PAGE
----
But Dam also points to the apparent inconsistency between the emergent conditions and the reasons. If a legislative emergency truly persists, with a make-do ordinance brought in to tide it over, why should such a matter be treated with low priority, he asks. If Parliament does not prioritise ordinance-related matters for reasons of volume or duration, that alone may be a ground to doubt the existence of emergent conditions, he suggests.
Nor surprisingly, the judgment in D.C. Wadhwa failed to satisfy Wadhwa, the petitioner, whose book, Endangered Constitutionalism: Documents from a Supreme Court Case, was published by the Gokhale Institute of Politics and Economics, Pune, in 2008.
Wadhwa’s solution to the twin exceptions carved out by the Supreme Court was to extend the duration of the session of the legislature, if the time at the disposal of the legislature in a particular session is short.
Dam also draws attention to another problem in D.C. Wadhwa. According to him, there is nothing to show that the Supreme Court, in D.C. Wadhwa, had not approved lack of legislative support as evidence of ‘adequate reasons’ to re-promulgate an ordinance, as it is unclear if the then Chief Justice P.N. Bhagwati’s two exceptions, which he laid down in the judgment, should be read as a closed category.
A related issue is whether the President can refuse to sign an ordinance, so re-promulgated. Dam says that when the President assents to a Bill, he or she exercises legislative power. A Bill, at least in theory, reflects certain representative, numeric and deliberative qualities. And it is the presence of those qualities that partly explains why the President cannot formally return it for a second time under Article 111, he says.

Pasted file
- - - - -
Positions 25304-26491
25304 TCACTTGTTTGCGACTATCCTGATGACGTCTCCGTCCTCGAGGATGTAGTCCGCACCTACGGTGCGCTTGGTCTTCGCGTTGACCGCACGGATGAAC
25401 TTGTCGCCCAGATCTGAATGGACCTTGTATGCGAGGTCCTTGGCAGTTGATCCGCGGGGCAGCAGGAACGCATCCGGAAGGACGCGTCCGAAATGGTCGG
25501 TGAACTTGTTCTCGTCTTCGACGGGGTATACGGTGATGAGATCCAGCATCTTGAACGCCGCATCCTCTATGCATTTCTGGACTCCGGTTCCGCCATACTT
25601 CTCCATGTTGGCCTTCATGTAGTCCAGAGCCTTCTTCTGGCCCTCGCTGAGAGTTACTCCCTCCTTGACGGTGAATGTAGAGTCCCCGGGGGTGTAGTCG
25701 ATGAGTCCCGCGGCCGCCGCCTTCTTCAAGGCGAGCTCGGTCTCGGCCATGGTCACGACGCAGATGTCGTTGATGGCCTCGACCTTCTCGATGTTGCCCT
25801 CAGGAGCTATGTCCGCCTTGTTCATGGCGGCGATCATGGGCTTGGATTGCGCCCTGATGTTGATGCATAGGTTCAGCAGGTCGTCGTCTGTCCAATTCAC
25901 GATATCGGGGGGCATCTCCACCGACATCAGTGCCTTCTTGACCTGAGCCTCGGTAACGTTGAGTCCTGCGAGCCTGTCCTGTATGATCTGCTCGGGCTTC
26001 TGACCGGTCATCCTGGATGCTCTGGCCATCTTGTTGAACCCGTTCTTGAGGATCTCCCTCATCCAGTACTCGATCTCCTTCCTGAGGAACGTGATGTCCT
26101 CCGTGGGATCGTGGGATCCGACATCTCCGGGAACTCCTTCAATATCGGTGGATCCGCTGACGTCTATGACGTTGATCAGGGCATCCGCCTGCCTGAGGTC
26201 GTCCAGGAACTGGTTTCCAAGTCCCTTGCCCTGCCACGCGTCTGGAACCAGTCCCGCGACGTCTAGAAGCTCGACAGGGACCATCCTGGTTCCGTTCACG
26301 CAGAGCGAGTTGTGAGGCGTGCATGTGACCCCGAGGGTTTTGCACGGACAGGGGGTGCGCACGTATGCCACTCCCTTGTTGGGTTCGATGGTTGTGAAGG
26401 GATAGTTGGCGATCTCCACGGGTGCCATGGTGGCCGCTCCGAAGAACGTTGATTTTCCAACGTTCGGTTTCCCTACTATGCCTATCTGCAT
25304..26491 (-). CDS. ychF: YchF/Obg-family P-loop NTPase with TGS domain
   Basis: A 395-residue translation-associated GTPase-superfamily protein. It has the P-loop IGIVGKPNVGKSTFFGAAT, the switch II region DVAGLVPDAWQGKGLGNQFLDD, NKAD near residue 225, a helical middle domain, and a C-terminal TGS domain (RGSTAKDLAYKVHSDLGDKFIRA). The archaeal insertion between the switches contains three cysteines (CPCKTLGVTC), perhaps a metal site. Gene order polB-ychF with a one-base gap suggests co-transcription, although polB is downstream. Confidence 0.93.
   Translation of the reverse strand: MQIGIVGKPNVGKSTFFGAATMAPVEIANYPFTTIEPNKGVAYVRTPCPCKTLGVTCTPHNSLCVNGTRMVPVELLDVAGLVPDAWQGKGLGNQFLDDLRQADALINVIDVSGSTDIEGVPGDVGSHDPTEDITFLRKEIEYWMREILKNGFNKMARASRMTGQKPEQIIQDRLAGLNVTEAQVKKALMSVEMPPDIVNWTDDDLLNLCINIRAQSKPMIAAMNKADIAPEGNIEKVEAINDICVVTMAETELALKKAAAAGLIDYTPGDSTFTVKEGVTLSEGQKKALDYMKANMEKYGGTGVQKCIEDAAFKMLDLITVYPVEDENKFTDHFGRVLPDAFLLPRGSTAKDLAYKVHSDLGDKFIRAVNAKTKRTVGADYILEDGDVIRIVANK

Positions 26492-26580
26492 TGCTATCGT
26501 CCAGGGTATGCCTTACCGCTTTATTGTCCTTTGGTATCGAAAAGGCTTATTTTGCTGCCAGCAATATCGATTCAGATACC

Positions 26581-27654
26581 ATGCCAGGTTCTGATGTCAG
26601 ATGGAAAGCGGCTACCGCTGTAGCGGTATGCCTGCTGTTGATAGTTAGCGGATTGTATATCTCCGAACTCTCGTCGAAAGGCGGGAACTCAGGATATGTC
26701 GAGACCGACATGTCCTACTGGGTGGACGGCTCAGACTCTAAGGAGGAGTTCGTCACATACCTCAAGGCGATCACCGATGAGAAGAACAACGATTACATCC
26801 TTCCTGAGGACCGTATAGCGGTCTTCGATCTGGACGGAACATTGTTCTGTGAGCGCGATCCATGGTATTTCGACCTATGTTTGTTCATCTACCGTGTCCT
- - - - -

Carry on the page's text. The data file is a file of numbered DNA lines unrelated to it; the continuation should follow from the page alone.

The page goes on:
But when the President promulgates an ordinance, he or she exercises intermediate legislative power. Such an ordinance, by definition, lacks the qualities that give a Bill its elevated status. And for that reason, the President must treat ordinances differently from Acts, and if he or she sends it back to the Cabinet repeatedly for reconsideration, this may even be justified, he argues.
Despite lack of clarity on the constitutionality of re-promulgating ordinances, President Pranab Mukherjee has chosen not to return the Land ordinance; on Saturday, according to official sources, he signed it into law for the third time.
Had he chosen to send it back for reconsideration by the Union Cabinet even once, it would have sent a strong message to the political class. Having expressed his dissatisfaction with the Modi Government’s ordinance raj publicly, Pranab Mukherjee would have been justified in exploring his options when asked to sign the ordinance the third time within six months.
Until the 1990s, Central ordinances had never been re-promulgated. Of the 196 ordinances promulgated in the 1990s, as many as 53 (27 per cent) were re-promulgated, including some that were promulgated twice or more. This number came down to six during 2000-2009. The Modi government may well break the previous records in re-promulgation, if the Supreme Court and the President fail to restrain it in time.